2 Responses to “Hip Hop Hooray…”

  1. I find that people like your travel buddy who proclaim to dislike hip hop are generally closed minded to both the distasteful and the noble elements of the genre. I can understand why, as a cumulative art-form it is incredibly stylized and such strong assertions by nature will rub some people up the wrong way. I guess for someone like myself who grew up in the 80’s and 90’s and loved what you mention as the finer points of hip hop – I have always had to accept that it as an impure medium. There was shit coming out and snakes perpetrating back then too. I was thinking about the Souls of Mischief chorus the other day ‘Never shall a sucker score, never no more’, and back then their adverseries were sub-par rappers and R&B posers. What struck me was that sadly today, suckers are scoring more readily than they ever have when it comes to rap and hip hop. But over the years I have learnt to appreciate the fact that if I stopped to contemplate how much shit is out there, it just becomes depressing. Back in the 80’s and 90’s there was a much clearer line in the sand about what was commercial and what was underground, and that was generally a good way to discern whether you wanted to listen to something or not. Today it’s a far more complex shade of grey, and your favourite music could be coming from the recent Roc Nation signee Jay Electronica, or that girl who writes music in her bedroom down the road from you. Money, endorsement and affiliation has far less impact on the quality of the music and this has helped me to shed prejudice about certain types of music and expand my own horizons musically. Nowadays I judge a song purely on it’s ability to move me, whether it’s because it has amazing production, sincere lyrics or catchy melodies. This view of appreciating music through a meritocracy is the only way forward as I see it. On my monthly show recently I’ve featured DC underground artists like Oddissee alongside New Orleans rapper Curren$y whose melodic languid flow I also have a soft spot for – despite his heavily commercial ambitions.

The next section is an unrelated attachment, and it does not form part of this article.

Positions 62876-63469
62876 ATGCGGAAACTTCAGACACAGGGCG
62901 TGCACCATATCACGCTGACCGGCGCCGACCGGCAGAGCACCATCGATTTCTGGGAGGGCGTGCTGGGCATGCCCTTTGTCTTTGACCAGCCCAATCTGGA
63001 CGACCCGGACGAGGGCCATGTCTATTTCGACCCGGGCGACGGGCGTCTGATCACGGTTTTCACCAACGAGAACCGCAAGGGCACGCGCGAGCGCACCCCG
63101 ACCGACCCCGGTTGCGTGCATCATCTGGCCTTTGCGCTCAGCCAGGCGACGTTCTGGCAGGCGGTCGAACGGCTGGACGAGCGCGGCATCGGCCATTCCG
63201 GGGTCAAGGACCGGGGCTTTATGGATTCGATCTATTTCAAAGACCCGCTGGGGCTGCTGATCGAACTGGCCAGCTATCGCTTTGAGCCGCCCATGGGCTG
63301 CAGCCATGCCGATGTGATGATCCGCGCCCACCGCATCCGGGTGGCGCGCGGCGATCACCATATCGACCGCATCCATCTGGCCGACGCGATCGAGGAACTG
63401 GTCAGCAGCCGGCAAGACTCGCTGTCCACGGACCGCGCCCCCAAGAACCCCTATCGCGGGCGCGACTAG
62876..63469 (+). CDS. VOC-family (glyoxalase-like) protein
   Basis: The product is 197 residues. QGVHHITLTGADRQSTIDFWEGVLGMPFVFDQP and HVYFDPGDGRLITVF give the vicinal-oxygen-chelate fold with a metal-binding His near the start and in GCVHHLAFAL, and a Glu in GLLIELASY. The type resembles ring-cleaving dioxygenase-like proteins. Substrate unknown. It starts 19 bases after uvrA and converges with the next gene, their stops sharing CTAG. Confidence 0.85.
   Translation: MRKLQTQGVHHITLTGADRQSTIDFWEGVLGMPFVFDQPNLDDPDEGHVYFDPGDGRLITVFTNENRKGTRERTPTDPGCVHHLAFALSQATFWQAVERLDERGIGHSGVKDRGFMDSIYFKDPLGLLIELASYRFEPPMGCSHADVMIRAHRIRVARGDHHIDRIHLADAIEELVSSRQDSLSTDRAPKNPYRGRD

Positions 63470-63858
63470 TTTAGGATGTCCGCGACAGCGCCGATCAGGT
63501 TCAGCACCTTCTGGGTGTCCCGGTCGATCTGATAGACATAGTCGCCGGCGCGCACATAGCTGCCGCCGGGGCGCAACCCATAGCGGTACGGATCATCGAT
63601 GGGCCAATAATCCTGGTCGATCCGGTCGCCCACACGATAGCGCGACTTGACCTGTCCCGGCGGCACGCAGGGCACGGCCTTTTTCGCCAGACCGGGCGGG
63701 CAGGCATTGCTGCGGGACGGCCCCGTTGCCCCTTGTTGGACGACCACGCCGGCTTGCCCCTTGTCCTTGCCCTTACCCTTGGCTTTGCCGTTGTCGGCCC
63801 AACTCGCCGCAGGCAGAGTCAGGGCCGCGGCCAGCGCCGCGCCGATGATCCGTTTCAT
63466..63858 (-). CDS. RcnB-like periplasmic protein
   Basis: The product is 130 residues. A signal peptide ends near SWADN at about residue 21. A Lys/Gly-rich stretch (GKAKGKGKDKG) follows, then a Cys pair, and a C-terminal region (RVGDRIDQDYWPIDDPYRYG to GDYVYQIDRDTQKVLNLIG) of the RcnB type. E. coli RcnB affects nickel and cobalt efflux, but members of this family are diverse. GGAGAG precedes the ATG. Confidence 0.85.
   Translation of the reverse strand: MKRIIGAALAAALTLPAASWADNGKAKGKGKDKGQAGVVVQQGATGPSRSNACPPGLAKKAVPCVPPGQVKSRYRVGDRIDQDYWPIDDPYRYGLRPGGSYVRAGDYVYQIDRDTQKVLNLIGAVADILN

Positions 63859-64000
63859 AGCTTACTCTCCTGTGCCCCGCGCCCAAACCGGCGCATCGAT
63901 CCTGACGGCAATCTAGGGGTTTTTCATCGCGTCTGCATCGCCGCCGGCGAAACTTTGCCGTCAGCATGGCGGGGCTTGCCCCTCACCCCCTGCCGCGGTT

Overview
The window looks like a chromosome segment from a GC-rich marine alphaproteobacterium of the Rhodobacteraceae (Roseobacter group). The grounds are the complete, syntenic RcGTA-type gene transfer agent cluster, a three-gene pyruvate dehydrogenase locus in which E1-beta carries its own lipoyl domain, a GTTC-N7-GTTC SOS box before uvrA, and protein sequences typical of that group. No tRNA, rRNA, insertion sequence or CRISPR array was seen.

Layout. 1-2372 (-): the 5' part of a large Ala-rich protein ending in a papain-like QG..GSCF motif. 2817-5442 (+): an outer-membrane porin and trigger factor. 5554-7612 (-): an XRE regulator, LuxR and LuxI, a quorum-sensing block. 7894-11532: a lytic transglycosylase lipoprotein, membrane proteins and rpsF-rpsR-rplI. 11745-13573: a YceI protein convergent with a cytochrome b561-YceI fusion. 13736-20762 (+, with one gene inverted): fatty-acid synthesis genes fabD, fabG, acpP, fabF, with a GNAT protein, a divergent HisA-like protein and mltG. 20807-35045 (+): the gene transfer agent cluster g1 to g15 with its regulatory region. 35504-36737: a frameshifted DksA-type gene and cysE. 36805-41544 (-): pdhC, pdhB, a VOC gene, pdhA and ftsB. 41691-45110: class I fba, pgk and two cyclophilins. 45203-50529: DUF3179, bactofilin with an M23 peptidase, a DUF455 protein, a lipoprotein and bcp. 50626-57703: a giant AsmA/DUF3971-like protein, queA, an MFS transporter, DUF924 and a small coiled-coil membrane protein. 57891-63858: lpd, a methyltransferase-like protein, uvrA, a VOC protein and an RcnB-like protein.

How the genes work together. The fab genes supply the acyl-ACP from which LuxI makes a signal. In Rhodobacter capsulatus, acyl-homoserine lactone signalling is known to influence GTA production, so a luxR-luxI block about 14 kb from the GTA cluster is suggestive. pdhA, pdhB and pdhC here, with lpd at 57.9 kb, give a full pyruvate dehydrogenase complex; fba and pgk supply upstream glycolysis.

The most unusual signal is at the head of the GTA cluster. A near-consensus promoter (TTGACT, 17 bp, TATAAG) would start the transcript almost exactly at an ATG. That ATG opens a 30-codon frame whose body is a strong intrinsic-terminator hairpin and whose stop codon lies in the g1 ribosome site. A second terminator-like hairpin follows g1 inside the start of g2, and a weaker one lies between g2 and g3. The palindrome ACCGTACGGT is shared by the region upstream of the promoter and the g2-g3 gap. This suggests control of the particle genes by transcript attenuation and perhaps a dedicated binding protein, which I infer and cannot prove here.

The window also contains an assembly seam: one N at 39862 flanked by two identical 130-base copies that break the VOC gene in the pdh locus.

I love the comparison to Verismo by the way. I think it’s important to look at hip hop in it’s historical context – it certainly would help your naysaying homey in the front seat get some perspective!

  2. Totally agree! Thanks Hayden, for such an insightful post…